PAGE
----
Workers poisoning willows at the Para Swamp between Picton and Blenheim last week discovered a hidden grove of kahikatea trees.
Marlborough Fish & Game field officer biodiversity officer Rhys Barrier and contractor Dave Barker of Habitat Restoration and Creation found roughly 20 kahikatea, up to a metre in diameter.
"It is pretty awesome," Mr Barrier said.
"Some would be well over 100 years old."
Scattered lines of the swamp conifer had been found in the swamp before but this was the first discovery of a significant grove, alongside an original channel of the Tua Marina River.
A wetland restoration project at the Para Swamp between Blenheim and Picton shows conservation hand-in-glove with gamebird hunting, says Fish & Game New Zealand Marlborough field officer Vaughan Lynn.
Aerial poisoning of willows choking the 120ha wetland was about half-way through, Mr Lynn said. Helicopter poisoning started five years ago and the dead trees were starting to collapse and be replaced with native species.
Helicopter spraying cost about $400/ha compared with about $8000 for hand-drilling and injecting and achieved a 95 per cent kill, he said. Any willows not killed were poisoned by hand, along with buffer strips alongside SH1 and blocks where aerial spraying was planned.
Mr Lynn hopes to poison the last of the willows this summer and autumn and to start digging a matrix of waterways and islands as a habitat for birds including mallard ducks and native bittern, crake, grey ducks, grey teal, shoveller ducks, paradise ducks, pukeko and little black shags. However, mid-summer rain meant this was unlikely.
Different areas of the swamp were being managed in different ways, Mr Lynn said. For example, an area of native sedge and raupo was being managed under an agreement with the Department of Conservation, which contributed $1800 a year to its protection in return for an agreement that the ground there be left undisturbed.
Long-term, Fish & Game aimed to encourage public access by building walkways and perhaps a visitors' centre, Mr Lynn said. People should be able to take a 15-minute walk along the bush-lined Tua Marina River which flowed through the swamp past native trees, some planted and cared for by pupils of Queen Charlotte College in Picton.
New Zealand Gamebird Hunters' Association Marlborough member, Russell West, said restoration of the Para Swamp meant more to hunters than providing more birds to shoot.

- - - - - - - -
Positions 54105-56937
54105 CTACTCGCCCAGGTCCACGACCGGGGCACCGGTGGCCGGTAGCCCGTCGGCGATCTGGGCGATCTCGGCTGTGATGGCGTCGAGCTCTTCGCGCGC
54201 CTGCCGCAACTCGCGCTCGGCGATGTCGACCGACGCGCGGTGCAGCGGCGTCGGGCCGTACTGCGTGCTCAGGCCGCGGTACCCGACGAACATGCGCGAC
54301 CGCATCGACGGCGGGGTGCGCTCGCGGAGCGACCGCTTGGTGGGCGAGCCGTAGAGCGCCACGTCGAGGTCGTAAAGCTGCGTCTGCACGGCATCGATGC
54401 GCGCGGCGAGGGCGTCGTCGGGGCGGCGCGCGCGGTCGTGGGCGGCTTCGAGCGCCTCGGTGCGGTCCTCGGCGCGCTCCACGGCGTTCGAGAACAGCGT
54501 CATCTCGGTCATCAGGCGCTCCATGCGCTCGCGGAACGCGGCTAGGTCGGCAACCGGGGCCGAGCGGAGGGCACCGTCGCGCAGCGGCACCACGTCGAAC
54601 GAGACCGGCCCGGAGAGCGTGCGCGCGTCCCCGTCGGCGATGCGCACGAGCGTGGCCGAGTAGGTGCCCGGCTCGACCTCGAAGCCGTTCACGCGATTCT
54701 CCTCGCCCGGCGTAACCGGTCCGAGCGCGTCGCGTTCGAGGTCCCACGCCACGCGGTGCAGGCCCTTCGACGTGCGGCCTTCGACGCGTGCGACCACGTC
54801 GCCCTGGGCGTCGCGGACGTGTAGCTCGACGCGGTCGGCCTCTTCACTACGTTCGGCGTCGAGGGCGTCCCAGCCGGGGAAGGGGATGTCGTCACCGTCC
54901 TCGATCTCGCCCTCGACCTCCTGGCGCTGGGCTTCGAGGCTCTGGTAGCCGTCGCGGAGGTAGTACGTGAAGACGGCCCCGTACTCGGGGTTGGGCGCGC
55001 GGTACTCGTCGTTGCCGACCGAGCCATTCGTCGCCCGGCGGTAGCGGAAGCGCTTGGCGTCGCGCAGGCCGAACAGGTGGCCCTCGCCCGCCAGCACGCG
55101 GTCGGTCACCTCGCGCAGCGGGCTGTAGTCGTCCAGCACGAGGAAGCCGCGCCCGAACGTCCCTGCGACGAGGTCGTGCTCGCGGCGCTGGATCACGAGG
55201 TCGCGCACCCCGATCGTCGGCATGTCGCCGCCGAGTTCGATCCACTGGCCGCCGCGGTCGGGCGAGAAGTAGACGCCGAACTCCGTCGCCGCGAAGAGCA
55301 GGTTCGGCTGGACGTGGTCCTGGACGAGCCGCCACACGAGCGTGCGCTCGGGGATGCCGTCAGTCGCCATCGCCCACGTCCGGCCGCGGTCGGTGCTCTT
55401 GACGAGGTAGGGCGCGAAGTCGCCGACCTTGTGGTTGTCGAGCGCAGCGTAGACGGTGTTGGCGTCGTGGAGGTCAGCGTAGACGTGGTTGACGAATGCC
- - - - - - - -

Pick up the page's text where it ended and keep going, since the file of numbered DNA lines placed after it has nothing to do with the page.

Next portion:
Accessible wetlands around the country were being drained and intensified into farming and forestry, he said.
"I enjoy taking my boy to the Para Swamp and whether he shoots one duck or two ducks, it's been a good day because he has enjoyed the environment."
Mr West had talked to German tourists photographing the wetland in the mist who described the spot as beautiful.
Like a Lord of the Rings movie setting, they said.
"It's far nicer than the logging blocks in the background," he said.
Mr West is excited about future plans to control stoats, ferrets and rats which would benefit ducks and other wildlife living there.
Nelson-Marlborough Fish & Game manager Neil Deans said many people had tried to drain the Para Swamp and failed.
In 1906 the Marlborough Express reported that Commissioner of Crown Lands, Mr F. Stephenson Smith, said draining the swamp was out of the question after surveying showed there was only a two foot (60cm) drop between its southern end and junction with the Wairau River.
Originally the Para was a flax and carex wetland with scattered stands of kahikatea, swamp maire, lowland ribbonwood and areas of raupo, Mr Deans said. Aerial photos showed in the 1940s there was only a handful or willows in the swamp where once flax was harvested and kahikatea milled.
Nelson Marlborough Fish & Game owns or manages 105ha of the 120ha Para Swamp, the largest lowland wetland in Marlborough.
In 2010 the NZ Game Bird Habitat Trust committed $95,000 over five years to restore the wetland. Support has also come from the Marlborough District Council, government biodiversity fund and generous individuals.
● To attend the open day at the Para Swamp on Saturday meet at the Fish & Game billboard northern end of the wetland or contact Vaughan Lynn, 027 222 5928
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